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Unlike the expected and usual growth of spring, the weather has been anything but usual. March was record-setting hot and with 80 degree temperatures felt more like May.  As we moved into April the heat slacked a bit, but the weather stayed warm and dry. In mid April it was dry enough that the National Weather service issued a forest fire warning for this area. In the past couple of weeks though, we’ve got some significant rain and the dust has reunited with the soil and decided to stay put for a while. Now to keep the roller coaster going the temperature is supposed to dip into the low 20’s the next few nights which is not good news for the young and tender buds and blossoms of various trees and plants. For Two Dog the blueberries and recent garden transplants are our main concern, though many other plants such as apples could be at risk as well. Oh well, mother nature may be unpredictable, kind at times, harsh at others, but at least as bosses go she really isn’t too concerned with how I spend my time.

Off the farm Two Dog has begun working with the Garden Arts Fresh Market in Manchester, VT. Currently we’re selling syrup, pork, beef, and greens at the store. As the days lengthen and the vegetables begin to come into season we’ll be offering a large selection of fresh organic produce and vegetable seedlings. We think the world of the folks at the Fresh Market, and we’re looking forward to working with them, so stop by and check the place out. They are located on 557 Depot Street on the corner of Highland Avenue in the renovated Mobil gas station.

That’s all for now. We’re hoping to get back in the blog and not lag so far between posts.

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Steve drawing off the first syrup of 2012

We had our first boil of the 2012 season on February 17, made some beautiful fancy grade syrup. Thought you might like to see a few photos!

Yes, it’s for sale, and yes, we ship! If you prefer the darker grades, we’ll be making those soon. Give us a call or send us a comment or an email!

If you are in the neighborhood and see steam rising from the sugarhouse, stop in and say hi!  –Sue

Fancy grade bottled up

Liquid gold

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And another year begins …

starting early seedlings by the woodstove

The first seedlings of the year are huddled around the woodstove to gather heat to germinate–hoophouse tomatoes, onions and leeks should all be poking their heads up within the week. We have lots of great tomato varieties this year, including many heirlooms: Yellow Perfection, Moskvich, Amish Paste, Black Prince, Ukrainian Purple, Principe Borghese, Wapsipinicon Peach, Striped German, Brandywine, and Rose de Berne. In addition we will have some fun new varieties, Indigo Rose, Cosmonaut Volkov, Speckled Roman and Green Zebra, and some old stand by’s: Sungold Cherry, Big Beef, and New Girl. For descriptions of these varieties, take a look at our organic seedling page.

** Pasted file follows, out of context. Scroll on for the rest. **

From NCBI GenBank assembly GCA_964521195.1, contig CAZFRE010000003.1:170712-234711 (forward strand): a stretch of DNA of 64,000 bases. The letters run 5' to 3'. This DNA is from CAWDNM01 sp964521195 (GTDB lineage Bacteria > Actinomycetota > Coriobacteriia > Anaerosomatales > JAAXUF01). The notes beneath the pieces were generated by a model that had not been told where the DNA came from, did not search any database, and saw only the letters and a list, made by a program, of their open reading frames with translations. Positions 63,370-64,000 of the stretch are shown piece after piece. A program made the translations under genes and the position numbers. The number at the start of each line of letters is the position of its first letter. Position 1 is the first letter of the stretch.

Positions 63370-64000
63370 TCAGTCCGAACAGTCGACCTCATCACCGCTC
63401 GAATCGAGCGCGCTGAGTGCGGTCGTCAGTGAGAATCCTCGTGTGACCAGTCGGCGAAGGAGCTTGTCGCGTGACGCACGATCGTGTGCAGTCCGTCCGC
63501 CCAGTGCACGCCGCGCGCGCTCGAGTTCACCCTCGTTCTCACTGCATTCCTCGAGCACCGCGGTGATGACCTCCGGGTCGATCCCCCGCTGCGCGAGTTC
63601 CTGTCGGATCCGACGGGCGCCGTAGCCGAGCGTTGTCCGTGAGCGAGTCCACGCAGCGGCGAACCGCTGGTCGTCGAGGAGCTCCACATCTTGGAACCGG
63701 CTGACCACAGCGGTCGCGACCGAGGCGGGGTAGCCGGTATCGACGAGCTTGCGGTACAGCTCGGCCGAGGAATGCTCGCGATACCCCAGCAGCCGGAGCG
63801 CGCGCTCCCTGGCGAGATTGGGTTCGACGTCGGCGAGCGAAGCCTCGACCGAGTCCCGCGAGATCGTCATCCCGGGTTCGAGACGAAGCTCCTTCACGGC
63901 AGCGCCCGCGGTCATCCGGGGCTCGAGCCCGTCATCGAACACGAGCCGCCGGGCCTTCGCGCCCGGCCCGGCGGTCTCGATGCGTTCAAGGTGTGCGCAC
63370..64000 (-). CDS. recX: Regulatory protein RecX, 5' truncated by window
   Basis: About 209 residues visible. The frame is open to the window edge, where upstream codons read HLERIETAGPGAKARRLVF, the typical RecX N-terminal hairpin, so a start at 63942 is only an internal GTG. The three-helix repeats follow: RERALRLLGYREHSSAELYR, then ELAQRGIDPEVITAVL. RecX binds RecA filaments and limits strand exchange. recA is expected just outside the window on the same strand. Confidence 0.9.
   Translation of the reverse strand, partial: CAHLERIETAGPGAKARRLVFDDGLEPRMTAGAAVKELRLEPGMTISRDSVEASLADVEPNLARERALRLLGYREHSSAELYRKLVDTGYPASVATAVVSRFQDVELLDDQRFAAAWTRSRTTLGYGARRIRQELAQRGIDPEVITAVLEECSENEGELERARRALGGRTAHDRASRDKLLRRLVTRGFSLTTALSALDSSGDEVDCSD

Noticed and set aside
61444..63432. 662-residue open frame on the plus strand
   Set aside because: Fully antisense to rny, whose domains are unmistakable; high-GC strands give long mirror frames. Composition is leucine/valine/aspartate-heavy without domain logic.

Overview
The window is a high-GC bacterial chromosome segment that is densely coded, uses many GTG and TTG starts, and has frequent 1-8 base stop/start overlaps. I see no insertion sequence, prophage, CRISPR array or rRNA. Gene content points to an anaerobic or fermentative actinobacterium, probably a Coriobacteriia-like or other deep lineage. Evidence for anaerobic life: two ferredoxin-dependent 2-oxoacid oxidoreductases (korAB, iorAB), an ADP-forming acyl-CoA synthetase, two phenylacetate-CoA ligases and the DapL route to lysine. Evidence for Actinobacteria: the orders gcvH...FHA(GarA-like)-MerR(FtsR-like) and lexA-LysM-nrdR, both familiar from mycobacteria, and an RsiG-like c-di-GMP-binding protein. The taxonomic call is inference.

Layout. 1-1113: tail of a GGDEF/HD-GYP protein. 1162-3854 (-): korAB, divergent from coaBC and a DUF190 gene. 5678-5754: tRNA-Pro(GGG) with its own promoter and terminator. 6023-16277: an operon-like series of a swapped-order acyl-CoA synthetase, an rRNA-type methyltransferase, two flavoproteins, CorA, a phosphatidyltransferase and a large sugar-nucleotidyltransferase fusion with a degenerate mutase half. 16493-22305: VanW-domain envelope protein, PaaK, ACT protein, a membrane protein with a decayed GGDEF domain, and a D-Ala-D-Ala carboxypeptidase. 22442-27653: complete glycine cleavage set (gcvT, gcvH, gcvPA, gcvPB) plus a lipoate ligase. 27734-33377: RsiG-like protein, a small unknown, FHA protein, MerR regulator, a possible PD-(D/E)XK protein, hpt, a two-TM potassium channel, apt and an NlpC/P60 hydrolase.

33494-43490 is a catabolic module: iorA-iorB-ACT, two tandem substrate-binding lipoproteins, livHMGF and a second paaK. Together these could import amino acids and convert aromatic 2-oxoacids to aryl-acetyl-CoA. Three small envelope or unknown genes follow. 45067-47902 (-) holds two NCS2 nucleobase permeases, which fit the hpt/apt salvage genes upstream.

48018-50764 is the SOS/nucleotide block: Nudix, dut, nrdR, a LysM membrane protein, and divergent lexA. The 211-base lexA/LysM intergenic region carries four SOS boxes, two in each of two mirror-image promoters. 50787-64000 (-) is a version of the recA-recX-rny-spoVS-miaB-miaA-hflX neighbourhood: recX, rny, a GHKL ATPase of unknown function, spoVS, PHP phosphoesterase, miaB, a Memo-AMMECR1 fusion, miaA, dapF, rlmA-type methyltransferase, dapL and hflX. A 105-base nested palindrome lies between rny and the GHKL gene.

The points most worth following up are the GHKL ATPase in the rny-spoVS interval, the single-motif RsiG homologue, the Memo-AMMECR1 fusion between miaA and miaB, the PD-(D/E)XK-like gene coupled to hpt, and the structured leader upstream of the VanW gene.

sugar lines and tapped trees

We are also gearing up for the sugaring season. The sugarhouse is cleaned up and organized, the evaporator is put back together, the lines are repaired and Steve has completed an expansion in the sugarbush to increase our number of taps. And the really exciting news is that we just finished tapping the trees! Our thanks go out to Pat, Ben and Anna, and Jeannie who came and helped tap over the weekend. With the funny winter we’ve been having, it’s hard to say what kind of a sugaring season it will be, but we’re keeping our fingers crossed that the weather settles in to some more typical winter/spring patterns. It looks like we could get our first good runs this week and start boiling.

We’ve expanded our herd of cows to 10 and a new batch of piglets will be arriving shortly. Steve will give you a more complete update on the critters when next he writes.

Soon we will be boiling sap, planting spinach in the hoophouse, starting lots more seedlings, and sending out our brochures for the upcoming season. We’ll keep you posted! — Sue

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Irene and her ways

Well it’s been a long while since I’ve posted on here and it seemed about time. Two Dog has felt the wrath of Irene and has made it through mostly unscathed. We were spared the wind, but we got all the water one could imagine the sky could hold. I’m always amazed during significant rain events that it’s so hard to carry a five gallon bucket filled with water, yet the sky can carry tons of water for hundreds of miles effortlessly.
Just another strange way of the world I suppose.

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All the water Irene carried poured down and made the storm’s epicenter, in relation to the farm, my front yard. What is normally a steady flowing brook became a thundering brown river that put two feet of water in one of our barns, poured over the road, and came within inches of our basement. We certainly didn’t keep the water out of the basement, but we did keep the water from hitting the four foot mark, at which point it would have hit our electric panel. The furnace was really the only thing that sustained any damage. Beyond the house a few fences took a beating, all of which have since been repaired, the greenhouses were flooded, but not damaged, and the barn you see pictured was flooded. In spite of the pictures all the animals were safe on higher ground. The cows were in a high pasture far from the water, and the pigs were close to the raging river, but they too had higher ground to go to. Outside of the farm the real story was the roads, or rather the lack thereof. Following the storm there was only one road you could leave the farm on, and that was closed a few miles away at the town of Pawlet. For a time we were an island, but it was short lived as the road crew made, and continues to, steady progress rebuilding.